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"Good hitters don't strike out," said Ron Fairly, the featured guest last Wednesday at the monthly Hot Stove Luncheon in Palm Desert, California.
Fairly should know. In 21 big league seasons, including 12 with the Dodgers, the most times he went down on strikes in a season was 72. He averaged 58 strikeouts per year. After his playing days, Fairly spent 27 years as a broadcaster for the Angels, Giants and Mariners. In parts of seven decades, he's either played in or broadcast more than 7,000 games.
Much of the lunch discussion dwelled on the stars of the '50s and '60s. Guys like Ted Williams, who averaged just 50 strikeouts a year. He fanned 64 times as a rookie in 1939, the most of his 19 big league seasons. Yet Teddy Ballgame hit 521 home runs to accompany a .344 lifetime average. No one today comes close in comparison.
Joe DiMaggio was famous for making contact. Like Williams, his highest strikeout total came as a rookie in 1936. Yet he struck out only 39 times that season while hitting .317 with 31 homers and a league-leading 145 RBI. Joe played only 13 seasons - he missed three while serving in World War II - and averaged just 34 strikeouts a year.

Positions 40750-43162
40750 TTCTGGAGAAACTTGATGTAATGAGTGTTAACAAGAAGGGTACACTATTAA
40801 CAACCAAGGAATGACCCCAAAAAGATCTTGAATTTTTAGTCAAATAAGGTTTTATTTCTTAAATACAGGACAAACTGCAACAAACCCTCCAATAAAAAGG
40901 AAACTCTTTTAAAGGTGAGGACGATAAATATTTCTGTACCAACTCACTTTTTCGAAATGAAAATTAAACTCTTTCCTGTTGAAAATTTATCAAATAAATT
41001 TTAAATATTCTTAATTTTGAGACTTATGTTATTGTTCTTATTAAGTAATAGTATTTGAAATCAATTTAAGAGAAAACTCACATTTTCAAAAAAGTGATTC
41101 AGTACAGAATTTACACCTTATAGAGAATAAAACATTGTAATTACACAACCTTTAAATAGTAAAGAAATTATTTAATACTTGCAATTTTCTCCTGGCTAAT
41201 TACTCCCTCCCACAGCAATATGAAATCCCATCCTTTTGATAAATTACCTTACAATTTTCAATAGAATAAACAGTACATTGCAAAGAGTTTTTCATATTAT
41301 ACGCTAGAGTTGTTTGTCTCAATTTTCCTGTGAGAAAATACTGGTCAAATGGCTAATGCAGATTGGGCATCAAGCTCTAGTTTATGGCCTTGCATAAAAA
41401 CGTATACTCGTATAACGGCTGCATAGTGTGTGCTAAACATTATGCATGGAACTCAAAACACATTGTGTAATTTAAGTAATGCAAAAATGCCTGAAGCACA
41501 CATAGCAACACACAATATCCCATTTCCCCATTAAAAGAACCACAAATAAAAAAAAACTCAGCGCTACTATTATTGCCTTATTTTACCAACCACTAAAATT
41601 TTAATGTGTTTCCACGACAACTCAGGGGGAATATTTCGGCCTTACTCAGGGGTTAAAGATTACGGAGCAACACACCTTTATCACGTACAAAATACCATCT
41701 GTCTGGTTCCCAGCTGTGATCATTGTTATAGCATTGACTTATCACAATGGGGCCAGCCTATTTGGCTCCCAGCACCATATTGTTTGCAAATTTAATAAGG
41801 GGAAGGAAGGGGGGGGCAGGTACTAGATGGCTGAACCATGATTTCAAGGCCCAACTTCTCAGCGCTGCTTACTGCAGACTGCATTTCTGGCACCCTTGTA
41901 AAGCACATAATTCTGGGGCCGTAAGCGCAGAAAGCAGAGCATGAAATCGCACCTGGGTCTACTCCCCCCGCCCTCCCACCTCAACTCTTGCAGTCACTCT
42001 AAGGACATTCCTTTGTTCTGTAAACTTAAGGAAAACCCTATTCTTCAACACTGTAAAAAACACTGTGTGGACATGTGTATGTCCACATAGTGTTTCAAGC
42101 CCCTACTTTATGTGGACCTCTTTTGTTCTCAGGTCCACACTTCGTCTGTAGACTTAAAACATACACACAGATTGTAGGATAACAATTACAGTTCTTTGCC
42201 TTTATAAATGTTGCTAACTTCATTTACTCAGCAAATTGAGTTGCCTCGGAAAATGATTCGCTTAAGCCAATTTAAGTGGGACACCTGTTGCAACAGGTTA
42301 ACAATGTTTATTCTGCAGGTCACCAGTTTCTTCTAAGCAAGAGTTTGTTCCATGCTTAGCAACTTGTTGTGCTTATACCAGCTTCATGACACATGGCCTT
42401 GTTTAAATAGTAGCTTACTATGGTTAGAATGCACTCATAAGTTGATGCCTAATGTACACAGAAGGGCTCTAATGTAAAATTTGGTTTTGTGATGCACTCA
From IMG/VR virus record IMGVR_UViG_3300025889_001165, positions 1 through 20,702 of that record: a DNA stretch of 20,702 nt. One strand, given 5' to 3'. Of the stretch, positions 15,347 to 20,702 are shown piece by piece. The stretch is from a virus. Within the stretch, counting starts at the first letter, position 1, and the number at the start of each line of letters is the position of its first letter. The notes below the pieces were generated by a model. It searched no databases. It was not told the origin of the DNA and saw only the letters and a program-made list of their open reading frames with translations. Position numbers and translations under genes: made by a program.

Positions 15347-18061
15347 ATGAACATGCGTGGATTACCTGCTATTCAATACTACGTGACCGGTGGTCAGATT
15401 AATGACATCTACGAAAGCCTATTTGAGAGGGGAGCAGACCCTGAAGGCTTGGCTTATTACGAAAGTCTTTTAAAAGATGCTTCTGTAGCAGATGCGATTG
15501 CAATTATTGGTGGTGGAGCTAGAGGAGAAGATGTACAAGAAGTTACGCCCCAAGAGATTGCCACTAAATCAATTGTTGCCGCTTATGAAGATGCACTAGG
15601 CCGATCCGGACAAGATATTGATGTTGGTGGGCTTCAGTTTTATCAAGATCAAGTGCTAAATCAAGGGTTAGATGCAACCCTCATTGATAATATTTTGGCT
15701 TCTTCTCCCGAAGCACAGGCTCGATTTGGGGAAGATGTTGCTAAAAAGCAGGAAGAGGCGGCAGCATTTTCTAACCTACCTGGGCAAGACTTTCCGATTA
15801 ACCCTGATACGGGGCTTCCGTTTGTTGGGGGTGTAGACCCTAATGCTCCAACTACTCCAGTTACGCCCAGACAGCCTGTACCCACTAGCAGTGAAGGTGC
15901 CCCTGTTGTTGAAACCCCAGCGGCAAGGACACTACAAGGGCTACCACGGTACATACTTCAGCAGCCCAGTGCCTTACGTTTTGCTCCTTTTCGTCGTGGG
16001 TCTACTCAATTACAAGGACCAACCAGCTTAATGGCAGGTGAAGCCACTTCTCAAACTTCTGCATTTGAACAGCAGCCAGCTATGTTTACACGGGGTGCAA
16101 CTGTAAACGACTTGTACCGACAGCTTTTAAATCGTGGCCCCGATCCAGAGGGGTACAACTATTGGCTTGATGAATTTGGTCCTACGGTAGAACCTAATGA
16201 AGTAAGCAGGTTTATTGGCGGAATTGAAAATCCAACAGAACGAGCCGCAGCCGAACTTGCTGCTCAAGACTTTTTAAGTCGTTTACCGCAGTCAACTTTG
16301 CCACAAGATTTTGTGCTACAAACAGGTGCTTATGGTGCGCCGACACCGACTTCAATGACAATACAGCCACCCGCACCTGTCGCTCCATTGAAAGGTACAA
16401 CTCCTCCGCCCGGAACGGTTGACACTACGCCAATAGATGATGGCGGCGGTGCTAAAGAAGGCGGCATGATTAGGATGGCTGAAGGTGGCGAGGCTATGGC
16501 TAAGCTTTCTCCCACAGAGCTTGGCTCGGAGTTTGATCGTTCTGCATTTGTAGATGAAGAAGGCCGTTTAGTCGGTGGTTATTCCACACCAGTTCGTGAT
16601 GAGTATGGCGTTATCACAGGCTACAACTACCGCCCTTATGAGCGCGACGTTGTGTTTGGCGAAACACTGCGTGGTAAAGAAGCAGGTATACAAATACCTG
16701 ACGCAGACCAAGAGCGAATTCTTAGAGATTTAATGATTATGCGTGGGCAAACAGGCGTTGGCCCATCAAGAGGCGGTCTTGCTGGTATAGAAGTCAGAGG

Because of the Steroids Era, many people feel that Hank Aaron remains the all-time home run king with 755. Fairly mentioned that Aaron never struck out 100 times in a season - his average was 68 over 23 campaigns - while closing with a batting average of .305.
Willie Mays played 22 years and hit 660 homers. When he was 40 years old in 1971, Willie fanned 123 times, the lone season he whiffed more than 100 times.
Stan Musial averaged just 37 strikeouts a season during his 22-year career. Yet he still bombed 475 homers to go with his .331 average.